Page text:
4. While holding the filament to the top of the extruder, use the UI to make the extruder…extrude (this normally needs at least 100mm extrusion), and gently guide the filament until it is ‘bitten’ by the filament drive gear
    • This might be particularly fiddly on the Anet, as the filament guard is on a very tight spring (and the filament guide is very small compared to the interior of the filament guard)

The Rules

  • Avoid leaving the 3D printer unattended when in operation
    • For long 3D prints (on the order of hours), do not leave the building, check in on the print at least once every 15 minutes, and preferably, work from the event space if you want to leave the workshop
  • Do not leave the 3D printer unattended at the start of a print
    • Most mistakes/failures happen or are evident in the first 5-10 layers of a print
  • Do not touch the print bed or the print head during a print.
    • Really; some parts are very hot, and even if you avoid those, you can ruin your print…
  • Do not attempt to remove a part from the bed until the bed as cooled down to at most 50ºC
  • Always clear and clean the print bed before and after every print
    • a light sanding of the print bed and a wipe down with alcohol gel can help adhesion depending on the plastic used.
    • If the part cannot be removed from the bed:
      • Try prising one corner/side away from the bed using a flat blade like a pallet knife, chisel or similar, and then progressively shimming under the part. It should ‘pop’ off…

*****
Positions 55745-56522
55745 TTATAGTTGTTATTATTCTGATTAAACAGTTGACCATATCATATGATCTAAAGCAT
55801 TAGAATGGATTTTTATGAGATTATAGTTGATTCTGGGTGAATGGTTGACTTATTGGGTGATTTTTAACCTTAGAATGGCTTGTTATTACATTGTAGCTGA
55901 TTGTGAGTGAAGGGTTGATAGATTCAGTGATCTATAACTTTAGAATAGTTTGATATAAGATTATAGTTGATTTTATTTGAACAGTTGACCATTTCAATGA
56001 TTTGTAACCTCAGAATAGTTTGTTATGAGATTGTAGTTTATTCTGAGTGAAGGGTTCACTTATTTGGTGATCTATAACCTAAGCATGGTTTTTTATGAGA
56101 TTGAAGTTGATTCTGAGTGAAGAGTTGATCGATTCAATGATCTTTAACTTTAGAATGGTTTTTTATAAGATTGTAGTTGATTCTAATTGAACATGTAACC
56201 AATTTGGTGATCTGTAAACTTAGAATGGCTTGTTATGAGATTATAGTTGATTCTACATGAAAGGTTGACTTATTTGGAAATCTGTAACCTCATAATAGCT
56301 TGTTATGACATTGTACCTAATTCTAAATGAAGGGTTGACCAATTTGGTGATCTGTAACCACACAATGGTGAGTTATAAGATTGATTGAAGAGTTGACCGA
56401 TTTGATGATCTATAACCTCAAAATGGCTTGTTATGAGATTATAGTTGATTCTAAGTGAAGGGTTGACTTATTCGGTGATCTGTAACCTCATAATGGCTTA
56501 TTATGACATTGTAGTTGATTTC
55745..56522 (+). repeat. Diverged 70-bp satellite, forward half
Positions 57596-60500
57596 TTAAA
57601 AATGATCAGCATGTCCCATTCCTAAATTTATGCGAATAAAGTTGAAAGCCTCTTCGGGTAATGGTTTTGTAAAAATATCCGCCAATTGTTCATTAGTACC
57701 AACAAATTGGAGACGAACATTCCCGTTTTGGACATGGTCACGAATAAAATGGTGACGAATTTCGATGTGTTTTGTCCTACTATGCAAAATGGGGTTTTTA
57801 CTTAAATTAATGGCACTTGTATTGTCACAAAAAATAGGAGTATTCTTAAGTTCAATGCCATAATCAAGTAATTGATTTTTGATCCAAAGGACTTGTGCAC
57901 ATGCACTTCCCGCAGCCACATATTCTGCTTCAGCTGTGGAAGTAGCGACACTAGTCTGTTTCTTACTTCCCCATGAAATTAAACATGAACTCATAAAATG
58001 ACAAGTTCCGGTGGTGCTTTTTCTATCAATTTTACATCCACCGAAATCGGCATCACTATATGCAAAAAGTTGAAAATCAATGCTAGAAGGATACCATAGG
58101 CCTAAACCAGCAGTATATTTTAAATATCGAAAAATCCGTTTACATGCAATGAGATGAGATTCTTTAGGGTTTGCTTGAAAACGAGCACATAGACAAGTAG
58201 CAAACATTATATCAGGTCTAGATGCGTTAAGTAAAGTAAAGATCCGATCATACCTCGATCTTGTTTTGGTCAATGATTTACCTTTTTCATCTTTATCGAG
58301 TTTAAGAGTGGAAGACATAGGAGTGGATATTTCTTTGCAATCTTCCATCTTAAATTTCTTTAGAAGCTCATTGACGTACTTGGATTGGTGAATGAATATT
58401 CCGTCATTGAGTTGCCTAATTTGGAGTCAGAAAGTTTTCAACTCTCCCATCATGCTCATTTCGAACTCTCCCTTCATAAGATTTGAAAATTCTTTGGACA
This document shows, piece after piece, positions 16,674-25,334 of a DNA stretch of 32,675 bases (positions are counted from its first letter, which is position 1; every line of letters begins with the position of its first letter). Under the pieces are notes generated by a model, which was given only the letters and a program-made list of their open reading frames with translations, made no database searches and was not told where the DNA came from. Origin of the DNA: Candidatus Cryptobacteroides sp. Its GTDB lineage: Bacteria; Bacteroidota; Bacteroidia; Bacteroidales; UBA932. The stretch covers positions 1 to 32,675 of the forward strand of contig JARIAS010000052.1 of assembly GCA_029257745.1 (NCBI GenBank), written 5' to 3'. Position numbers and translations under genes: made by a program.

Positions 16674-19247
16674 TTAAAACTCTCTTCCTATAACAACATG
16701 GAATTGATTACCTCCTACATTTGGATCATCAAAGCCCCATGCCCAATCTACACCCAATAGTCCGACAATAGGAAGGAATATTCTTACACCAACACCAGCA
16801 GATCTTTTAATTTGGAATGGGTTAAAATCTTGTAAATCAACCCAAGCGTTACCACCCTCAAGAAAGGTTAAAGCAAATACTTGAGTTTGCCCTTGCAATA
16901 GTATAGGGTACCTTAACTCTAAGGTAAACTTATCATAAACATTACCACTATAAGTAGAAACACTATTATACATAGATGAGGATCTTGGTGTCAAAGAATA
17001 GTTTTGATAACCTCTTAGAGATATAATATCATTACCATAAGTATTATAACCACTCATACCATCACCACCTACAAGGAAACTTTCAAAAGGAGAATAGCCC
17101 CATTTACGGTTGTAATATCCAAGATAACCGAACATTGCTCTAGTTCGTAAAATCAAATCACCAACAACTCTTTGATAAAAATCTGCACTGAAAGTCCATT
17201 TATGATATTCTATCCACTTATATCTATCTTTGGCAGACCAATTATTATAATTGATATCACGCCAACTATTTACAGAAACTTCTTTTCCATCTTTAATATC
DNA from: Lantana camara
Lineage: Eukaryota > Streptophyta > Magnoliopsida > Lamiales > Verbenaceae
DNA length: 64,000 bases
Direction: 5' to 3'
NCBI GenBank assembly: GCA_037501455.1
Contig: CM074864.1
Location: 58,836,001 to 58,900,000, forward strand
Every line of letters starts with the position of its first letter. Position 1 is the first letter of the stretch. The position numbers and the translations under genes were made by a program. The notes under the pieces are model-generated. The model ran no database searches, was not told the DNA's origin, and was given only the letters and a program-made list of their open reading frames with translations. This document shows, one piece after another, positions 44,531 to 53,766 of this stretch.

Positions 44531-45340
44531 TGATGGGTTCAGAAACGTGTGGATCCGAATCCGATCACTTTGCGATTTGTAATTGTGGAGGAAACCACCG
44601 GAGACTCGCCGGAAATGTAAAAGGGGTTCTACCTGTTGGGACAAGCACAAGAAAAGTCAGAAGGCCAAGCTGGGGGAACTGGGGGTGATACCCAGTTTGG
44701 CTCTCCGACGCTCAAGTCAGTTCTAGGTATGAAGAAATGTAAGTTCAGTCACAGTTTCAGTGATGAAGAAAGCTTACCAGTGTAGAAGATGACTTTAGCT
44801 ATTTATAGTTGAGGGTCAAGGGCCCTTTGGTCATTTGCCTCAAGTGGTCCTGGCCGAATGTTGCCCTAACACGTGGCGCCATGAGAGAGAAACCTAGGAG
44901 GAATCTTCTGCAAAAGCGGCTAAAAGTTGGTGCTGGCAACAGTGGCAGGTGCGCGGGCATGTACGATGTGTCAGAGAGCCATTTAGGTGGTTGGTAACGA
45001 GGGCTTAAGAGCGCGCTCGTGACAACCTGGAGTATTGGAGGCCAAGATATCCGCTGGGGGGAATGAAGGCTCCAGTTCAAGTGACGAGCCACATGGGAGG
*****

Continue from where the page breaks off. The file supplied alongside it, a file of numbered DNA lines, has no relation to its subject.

• If that isn’t working, you may need to apply more force with a hammer or mallet; do not hammer the part or the build plate directly, always use a shim as above.
      • If that isn’t working, raise the bed temperature to between 60ºC and 80ºC. Once the bed is up to temperature, try prising under it again.
      • If that isn’t working, try a short burst of canned air directly on the most ‘accessible’ edge of the part to try and use thermal contraction to ‘pop’ the piece.
    • If you’ve tried all of that and you’re still stuck; ask for help. Don’t leave the piece silently for someone else to deal with; raise it in #facilities and if you have to leave, leave a note.
  • Always ensure the printer is turned off when not in use.
  • If a print goes wrong don’t just let it continue; cancel the job via the Cura interface, and re-home the print head. (And clean up the mess and try again with different settings!)
    • If Cura itself has crashed and the print head is ‘stuck’, manually turn off the printer and (very carefully) manually push/pull the build plate so that the piece is no longer in contact with the extruder.

Induction Checklist

  • Is aware of the location of and use of the power switch for the Lulzbot 3d printer
  • Is aware of the location of and use of the power switch for the Anet 3d printer
  • Has searched for a ‘calibration cube’ on Thingiverse and successfully printed one (at high speed)
  • Has Removed and Re-inserted the filament, simulating a filament change
  • Has decoupled the filament guard and inspected the inside of the extruder filament guard